To the Editor:
First and foremost, I want to thank the members of the Rockaway community who fought so hard to keep Peninsula Hospital open. To those who spoke up at a recent public hearing held by the New York State Department of Health (DOH): I heard your concerns loud and clear and I share your outrage. It is unacceptable that the DOH has opted not to ensure that local families have access to the critical health care they need.
Our community protested and rallied in the summer of 2011 to save our hospital, only to see it close a year later. Now, with limited access to quality, affordable health care, Southern Queens and Rockaway families are in a dangerous predicament.
Four hospitals in Queens have recently been shut down Ė Peninsula Hospital makes the fifth in just four years. The emergency room at Peninsula Hospital was a mere three-mile ambulance ride from Broad Channel. Peninsulaís closing has left St. Johnís as the only hospital on the Rockaway Peninsula, which is now forced to service 130,000 year-round residents, in addition to the influx of tourists, which travel to our area in the summer months. As a result, St. Johnís has seen a 35 percent increase in the number of emergency department patients since Peninsula Hospital closed.i The next closest medical facility to St. Johnís is in Brooklyn.
While I am very confident in the ability of St. Johnís to handle the influx of patients in the short term, quite frankly, they are overcrowded. In an emergency, an increase in patient volume or an extra 10-minute ambulance ride could mean the difference between life and death.
On June 12, a boy tragically drowned at a beach near 19th Street. The Rockaways have a high rate of drownings each year, with an average of at least one fatal drowning per year. Without a nearby emergency room, many more of these drownings could turn fatal.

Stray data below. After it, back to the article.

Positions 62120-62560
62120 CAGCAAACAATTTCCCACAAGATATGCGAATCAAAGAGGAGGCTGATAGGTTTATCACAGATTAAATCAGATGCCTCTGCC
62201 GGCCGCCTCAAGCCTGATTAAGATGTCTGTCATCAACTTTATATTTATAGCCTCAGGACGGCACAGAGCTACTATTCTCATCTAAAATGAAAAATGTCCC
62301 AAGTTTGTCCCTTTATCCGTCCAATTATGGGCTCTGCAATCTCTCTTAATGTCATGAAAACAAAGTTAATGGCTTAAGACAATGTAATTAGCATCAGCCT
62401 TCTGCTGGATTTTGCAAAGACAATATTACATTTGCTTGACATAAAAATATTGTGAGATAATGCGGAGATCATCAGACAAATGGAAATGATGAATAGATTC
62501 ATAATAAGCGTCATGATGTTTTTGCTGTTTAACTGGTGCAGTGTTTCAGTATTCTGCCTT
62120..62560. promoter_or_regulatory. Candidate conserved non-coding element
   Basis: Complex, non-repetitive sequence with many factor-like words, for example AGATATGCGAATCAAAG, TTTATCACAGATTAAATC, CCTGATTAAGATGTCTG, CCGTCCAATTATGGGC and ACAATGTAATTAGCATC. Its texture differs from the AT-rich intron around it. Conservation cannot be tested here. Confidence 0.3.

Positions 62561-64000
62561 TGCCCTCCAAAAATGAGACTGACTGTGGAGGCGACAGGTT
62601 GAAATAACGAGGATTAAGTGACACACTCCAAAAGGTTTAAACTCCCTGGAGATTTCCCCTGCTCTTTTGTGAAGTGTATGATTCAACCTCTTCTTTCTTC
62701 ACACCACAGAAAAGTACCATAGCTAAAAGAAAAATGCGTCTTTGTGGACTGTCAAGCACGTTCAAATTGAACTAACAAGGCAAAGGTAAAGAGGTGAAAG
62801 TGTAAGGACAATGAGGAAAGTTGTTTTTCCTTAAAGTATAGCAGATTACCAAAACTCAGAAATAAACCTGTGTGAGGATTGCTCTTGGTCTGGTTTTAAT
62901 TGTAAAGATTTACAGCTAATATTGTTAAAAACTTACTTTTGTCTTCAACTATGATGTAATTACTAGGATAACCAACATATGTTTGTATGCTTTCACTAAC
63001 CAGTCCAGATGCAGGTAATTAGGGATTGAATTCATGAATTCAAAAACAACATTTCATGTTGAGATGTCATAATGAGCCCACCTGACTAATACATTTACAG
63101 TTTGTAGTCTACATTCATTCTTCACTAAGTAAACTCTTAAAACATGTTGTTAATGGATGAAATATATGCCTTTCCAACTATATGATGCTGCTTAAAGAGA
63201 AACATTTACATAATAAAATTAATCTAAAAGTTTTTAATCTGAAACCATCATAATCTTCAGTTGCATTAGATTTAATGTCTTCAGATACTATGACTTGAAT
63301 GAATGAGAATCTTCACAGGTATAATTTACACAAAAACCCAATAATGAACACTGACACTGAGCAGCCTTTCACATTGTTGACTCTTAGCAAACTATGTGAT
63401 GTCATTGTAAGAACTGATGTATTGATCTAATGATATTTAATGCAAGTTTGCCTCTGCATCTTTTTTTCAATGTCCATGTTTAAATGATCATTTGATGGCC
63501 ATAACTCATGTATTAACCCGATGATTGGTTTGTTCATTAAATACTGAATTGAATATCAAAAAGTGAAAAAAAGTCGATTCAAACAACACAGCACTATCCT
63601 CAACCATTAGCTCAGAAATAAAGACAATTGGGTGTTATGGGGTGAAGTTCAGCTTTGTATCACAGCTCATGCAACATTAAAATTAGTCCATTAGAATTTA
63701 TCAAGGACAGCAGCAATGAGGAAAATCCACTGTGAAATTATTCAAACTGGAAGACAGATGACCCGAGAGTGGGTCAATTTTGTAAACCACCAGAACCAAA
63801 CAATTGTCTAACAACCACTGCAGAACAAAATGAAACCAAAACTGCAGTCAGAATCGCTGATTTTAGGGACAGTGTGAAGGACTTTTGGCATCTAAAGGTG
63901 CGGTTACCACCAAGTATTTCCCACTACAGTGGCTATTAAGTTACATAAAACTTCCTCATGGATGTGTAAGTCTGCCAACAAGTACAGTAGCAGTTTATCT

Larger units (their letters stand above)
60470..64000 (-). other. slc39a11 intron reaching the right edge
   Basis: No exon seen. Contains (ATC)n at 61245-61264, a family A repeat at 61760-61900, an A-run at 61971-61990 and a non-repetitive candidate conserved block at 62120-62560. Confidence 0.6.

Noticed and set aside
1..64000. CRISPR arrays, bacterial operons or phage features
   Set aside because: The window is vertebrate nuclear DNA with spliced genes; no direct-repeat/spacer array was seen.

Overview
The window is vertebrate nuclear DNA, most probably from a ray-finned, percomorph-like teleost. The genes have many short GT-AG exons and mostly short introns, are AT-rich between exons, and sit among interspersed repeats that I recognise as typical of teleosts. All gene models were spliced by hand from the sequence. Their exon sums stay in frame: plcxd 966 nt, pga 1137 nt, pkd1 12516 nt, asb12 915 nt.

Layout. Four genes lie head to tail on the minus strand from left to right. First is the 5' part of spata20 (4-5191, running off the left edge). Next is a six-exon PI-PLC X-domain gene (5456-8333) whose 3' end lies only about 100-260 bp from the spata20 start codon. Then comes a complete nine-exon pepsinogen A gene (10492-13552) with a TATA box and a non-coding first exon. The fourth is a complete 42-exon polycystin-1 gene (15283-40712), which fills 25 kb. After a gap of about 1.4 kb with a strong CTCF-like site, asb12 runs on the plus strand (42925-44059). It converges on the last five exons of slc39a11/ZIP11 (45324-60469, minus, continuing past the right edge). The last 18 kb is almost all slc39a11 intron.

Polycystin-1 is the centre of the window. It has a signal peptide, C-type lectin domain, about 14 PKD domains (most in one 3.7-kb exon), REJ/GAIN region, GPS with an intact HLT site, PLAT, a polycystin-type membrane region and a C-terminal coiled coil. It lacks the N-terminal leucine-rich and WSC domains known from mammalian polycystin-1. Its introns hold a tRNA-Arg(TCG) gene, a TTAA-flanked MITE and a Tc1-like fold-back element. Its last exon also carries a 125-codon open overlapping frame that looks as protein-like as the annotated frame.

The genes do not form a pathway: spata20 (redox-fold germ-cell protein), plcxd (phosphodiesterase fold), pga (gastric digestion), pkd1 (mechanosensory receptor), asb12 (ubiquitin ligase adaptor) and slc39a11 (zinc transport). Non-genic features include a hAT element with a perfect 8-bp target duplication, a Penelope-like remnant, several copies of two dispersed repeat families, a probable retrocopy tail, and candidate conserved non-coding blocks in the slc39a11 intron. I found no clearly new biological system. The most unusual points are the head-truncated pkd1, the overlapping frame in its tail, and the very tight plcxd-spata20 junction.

Thus far, it seems that the DOH has failed to plan for an alternate means of addressing the health care crisis in the Rockaways. The health care needs of this geographically isolated peninsula are growing, as are the populations of Southern Queens and the Rockaways. The area is linked only by two bridges and Nassau County to the east Ė all of which have arteries that jam with traffic and could ensnare ambulances during moments when every second counts.
While the health of all of Queens residents are at risk, the families who are at the greatest disadvantage are those living on the west end of the Rockaway Peninsula. They would be forced to endure the longest commute to the hospital Ė a staggering 20 minutes and even longer during times of high traffic.
In light of this, as an immediate solution, it is critical that the Addabbo Health Center be given the opportunity to expand and provide quality health care services for the families of Rockaway, who now have to go without a nearby hospital. We are in desperate need of an urgent-care facility that can service the entire peninsula and give residents access to potentially life-saving emergency care.
The Addabbo Health Center is currently located in Rockaway and is among the top 5 percent of nationally ranked health care providers. It states that its mission is to become the leading preventive and comprehensive primary health care center in all of New York.ii
Further, I will continue my fight to ensure that Queens families have the quality and responsive care they deserve. That is why I am working with my partners in government in order to get St. Johnís Hospital the necessary funding they need, either through state or private investments, so that the may expand their emergency facility and hire more staff in order to handle the increase in patients. Currently, I am looking in different options in order to bring the kind of funding necessary to St. Johnís Hospital.
With decreased access to quality and affordable health care for the Southern Queens and Rockaway community, the health and safety of our families is in serious jeopardy, and the closure of Peninsula Hospital has left hundreds without jobs. By investing in St. Johnís, allowing the Addabbo Health Center to expand and by opening an urgent care facility we will be giving families of the Rockaways will have peace of mind and access to the quality health care they deserve. I strongly urge the DOH to respond to the questions posed at the public hearing and implement a real plan to keep our children and families safe.
Member of Assembly